Red Rocks by Rachael King

Red RocksWhile holidaying at his father’s house, Jake explores Wellington’s wild south coast, with its high cliffs, biting winds, and its fierce seals. When he stumbles upon a perfectly preserved sealskin, hidden in a crevice at Red Rocks, he’s compelled to take it home and hide it under his bed, setting off a chain of events that threatens to destroy his family. Can he put things right before it’s too late?

Suggested read aloud age: 9+

See Ya Simon by David Hill

Simon is a typical teenager – in every way except one. Simon likes girls, weekends and enjoys mucking about and playing practical jokes. But what s different is that Simon has muscular dystrophy – he is in a wheelchair and doesn t have long to live. See Ya, Simon is told by Simon’s best friend, Nathan. Funny, moving and devastatingly honest, it tells of their last year together.

Suggested read aloud age: 11+

The Brain Sucker by Glenn Wood

How would you act if part of your personality was stolen with a brain-sucking machine?

Lester Smythe has a black heart. He s invented a dangerous brain-sucking machine that removes the goodness from its victims, and he intends to use it to rid the world of all human kindness. But Lester didn t count on thirteen-year-old Callum McCullock and his two best friends, Sophie and Jinx. The trio vow to destroy the brain sucker. And nothing will stop them.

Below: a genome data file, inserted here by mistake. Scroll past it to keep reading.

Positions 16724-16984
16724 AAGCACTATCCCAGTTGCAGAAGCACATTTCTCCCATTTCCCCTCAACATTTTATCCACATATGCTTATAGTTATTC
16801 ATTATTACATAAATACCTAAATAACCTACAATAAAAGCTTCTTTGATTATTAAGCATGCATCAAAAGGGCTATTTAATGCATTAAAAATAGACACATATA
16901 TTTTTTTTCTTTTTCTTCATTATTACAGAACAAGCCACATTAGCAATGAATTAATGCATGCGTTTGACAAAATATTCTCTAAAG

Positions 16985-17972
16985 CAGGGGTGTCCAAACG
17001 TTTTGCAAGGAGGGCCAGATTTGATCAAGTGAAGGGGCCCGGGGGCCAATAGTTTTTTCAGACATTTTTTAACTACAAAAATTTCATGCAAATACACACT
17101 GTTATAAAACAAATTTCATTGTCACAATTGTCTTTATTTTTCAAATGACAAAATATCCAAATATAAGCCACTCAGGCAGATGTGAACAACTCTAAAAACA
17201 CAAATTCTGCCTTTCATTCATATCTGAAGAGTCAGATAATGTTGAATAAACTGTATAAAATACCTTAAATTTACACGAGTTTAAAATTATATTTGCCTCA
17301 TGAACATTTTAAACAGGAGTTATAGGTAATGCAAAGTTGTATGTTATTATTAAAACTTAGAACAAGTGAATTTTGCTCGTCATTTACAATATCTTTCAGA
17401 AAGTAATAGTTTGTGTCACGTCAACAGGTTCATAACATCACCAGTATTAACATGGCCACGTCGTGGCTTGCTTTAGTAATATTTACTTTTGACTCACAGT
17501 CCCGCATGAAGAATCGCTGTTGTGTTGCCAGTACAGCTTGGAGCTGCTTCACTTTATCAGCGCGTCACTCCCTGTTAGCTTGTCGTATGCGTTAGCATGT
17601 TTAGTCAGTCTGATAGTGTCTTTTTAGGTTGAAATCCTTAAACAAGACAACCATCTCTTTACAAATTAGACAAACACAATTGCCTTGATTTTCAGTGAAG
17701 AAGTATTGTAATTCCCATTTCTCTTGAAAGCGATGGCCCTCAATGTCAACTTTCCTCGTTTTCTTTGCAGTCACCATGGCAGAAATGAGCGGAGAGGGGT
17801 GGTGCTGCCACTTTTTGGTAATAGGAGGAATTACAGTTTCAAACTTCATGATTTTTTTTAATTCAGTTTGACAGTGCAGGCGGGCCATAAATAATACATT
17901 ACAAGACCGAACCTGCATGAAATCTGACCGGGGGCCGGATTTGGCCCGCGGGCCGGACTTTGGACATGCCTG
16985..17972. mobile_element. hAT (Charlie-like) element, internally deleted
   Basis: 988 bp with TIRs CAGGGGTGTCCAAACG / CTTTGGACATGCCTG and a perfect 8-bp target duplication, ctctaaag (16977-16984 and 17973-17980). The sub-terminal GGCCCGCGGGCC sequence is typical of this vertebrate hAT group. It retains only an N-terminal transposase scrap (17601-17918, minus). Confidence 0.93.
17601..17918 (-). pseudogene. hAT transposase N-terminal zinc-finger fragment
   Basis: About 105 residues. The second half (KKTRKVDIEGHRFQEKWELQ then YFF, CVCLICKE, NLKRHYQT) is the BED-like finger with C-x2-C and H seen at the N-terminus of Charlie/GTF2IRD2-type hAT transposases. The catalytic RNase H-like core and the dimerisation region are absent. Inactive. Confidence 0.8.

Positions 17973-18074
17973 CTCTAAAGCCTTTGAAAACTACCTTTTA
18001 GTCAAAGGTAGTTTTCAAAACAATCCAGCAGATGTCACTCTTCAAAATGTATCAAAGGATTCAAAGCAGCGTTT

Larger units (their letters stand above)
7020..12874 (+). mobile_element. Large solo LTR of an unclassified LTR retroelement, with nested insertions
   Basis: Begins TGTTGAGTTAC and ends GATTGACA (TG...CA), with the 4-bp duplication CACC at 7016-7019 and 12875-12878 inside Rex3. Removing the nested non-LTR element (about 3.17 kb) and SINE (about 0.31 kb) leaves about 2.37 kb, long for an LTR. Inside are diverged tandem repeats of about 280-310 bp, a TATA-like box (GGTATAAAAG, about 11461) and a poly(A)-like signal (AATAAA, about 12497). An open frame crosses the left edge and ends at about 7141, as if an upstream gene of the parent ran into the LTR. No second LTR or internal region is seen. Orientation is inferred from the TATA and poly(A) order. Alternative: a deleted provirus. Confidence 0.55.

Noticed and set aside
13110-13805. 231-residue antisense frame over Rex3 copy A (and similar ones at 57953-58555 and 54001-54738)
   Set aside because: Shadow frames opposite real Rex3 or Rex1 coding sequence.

Suggested read aloud age: 8+

Snake and Lizard by Joy Cowley

Snake is elegant and calm, and a little self-centred; Lizard is exuberant and irrepressible. Even though they’re opposites, they are good friends. With its wisdom, acceptance and good humour, Snake and Lizard captures the essence of friendship.

Suggested read aloud age: 7+

Steel Pelicans by Des Hunt

Sometimes friendship and loyalty can be dangerous things – especially when fireworks are involved. Inseparable Aussie friends dare-devil Dean and tag-along Pelly often get up to no good. That’s what makes them the Steel Pelicans. But as Dean’s homemade fireworks get increasingly dangerous, things start going wrong, and Pelly’s parents hasten a move back to New Zealand. After living most of his life in Australia, Pelly feels like he’s been dumped in a foreign land with no friends and a school that doesn’t care, until he joins up with Afi Moore and is invited to stay the weekend at the Moores’ seaside bach. Then the pair stumble on a smuggling operation and find themselves deep in trouble, which only gets worse when Dean comes over for the holidays. In no time at all, Dean’s obsession with explosives threatens not only the investigation but also their lives.